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Response to the Department for Education’s stage two consultation on high needs funding formula and other reforms

The High Needs National Funding Formula (NFF) proposals will be in place for at least four years, according to the Stage 2 consultation documents. Therefore, it is essential that the NFF provides a robust and equitable method of funding provision and services for children and young people with special educational needs and disabilities and vulnerabilities.

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Key points

  • The fundamental issue that needs to be resolved is that for several years the High Needs Block funding has been insufficient to reflect rising needs. In the past four years there has been a substantial increase in the proportion of pupils with special educational or disabilities (SEND) who attend specialist school setting, up from 5.6 per cent in 2012 to 8.5 per cent in 2016. The proportion in independent schools has moved from 4.5 per cent to 6.3 per cent.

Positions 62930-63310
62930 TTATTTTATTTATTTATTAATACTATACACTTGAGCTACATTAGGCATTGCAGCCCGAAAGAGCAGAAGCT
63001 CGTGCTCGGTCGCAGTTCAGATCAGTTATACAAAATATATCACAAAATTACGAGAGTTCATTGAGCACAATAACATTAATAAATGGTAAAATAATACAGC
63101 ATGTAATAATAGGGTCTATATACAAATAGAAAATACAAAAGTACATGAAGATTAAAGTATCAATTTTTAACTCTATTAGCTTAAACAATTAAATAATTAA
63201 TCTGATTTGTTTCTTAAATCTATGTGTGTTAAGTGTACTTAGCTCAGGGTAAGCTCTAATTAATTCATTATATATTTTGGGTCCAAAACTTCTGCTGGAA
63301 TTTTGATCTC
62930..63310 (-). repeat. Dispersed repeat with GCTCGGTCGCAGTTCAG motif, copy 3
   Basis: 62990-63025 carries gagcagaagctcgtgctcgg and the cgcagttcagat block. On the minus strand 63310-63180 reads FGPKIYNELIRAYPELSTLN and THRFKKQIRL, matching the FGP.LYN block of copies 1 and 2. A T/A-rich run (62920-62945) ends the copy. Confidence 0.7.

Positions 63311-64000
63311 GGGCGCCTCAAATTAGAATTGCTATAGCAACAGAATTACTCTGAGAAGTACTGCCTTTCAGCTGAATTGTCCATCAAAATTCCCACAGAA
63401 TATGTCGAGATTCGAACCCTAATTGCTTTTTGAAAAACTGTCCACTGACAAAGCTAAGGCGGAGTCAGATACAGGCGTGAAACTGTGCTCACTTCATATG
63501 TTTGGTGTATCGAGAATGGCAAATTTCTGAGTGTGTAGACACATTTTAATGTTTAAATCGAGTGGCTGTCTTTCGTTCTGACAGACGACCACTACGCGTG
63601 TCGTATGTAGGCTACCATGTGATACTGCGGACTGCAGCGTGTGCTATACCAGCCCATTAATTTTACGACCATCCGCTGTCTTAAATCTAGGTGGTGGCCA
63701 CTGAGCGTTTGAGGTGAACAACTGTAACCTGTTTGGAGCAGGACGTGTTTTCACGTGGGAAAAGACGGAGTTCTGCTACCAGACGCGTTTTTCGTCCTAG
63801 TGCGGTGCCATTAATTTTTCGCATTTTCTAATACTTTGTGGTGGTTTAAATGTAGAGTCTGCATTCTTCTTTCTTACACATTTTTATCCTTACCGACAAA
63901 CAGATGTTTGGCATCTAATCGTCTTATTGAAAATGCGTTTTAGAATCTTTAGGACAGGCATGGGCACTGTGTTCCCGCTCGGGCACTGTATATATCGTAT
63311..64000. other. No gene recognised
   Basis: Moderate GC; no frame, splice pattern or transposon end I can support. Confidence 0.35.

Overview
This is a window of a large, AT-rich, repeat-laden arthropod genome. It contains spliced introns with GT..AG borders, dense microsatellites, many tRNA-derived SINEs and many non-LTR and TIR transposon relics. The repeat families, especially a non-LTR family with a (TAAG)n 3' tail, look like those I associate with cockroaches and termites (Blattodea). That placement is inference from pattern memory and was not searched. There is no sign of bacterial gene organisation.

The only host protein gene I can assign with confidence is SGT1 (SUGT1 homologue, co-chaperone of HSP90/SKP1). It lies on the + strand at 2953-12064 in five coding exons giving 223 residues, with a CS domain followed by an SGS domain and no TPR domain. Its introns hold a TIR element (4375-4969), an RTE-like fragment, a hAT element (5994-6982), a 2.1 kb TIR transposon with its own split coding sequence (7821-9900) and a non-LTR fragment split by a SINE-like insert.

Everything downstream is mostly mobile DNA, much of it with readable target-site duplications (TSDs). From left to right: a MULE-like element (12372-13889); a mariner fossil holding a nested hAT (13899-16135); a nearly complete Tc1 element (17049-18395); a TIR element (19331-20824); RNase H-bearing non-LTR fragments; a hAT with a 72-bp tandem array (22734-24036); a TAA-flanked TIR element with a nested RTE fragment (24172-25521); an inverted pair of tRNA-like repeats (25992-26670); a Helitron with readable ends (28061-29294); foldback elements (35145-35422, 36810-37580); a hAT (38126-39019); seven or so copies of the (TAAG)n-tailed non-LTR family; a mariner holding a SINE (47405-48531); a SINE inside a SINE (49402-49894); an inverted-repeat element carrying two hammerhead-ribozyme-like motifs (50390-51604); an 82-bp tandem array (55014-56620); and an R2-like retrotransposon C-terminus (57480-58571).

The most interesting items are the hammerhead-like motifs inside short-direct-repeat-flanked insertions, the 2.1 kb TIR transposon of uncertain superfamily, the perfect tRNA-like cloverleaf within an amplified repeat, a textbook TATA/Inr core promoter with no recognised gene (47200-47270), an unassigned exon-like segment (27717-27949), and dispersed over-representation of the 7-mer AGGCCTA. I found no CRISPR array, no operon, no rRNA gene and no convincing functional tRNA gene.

• In acknowledging rising needs, the Government needs to provide additional funding to meet the pressures. Otherwise councils may not be able to meet all aspects of their statutory duties. We acknowledge the Department for Education (DfE) has provided some extra funding since 2015/16, but this has been allocated on the basis of the total number of children in an area, rather than any measure of the number of children with complex needs.
  • If councils do not receive sufficient funding to cover high cost SEND, they will not have the resources to allocate extra funds to highly inclusive schools that take higher than average numbers of pupils with additional needs. Equally, mainstream schools may find it difficult to accept or keep pupils with SEND because they cannot afford to subsidise the provision from their own budgets, as they are already under significant pressure.
  • The DfE has missed the opportunity to use their own independent research, undertaken by the ISOS Partnership, to develop a responsive formula, and have made some simplistic assumptions which cannot be justified. This will not target funding to the needs of individual children and young people. There are significant questions over the suitability of indicators, the weightings and timeliness of the data used.
  • The potential for transfers of funding from school budgets for a limited period to fund high needs pressures may not be realised, depending on the outcome of the Schools National Funding Formula in local areas.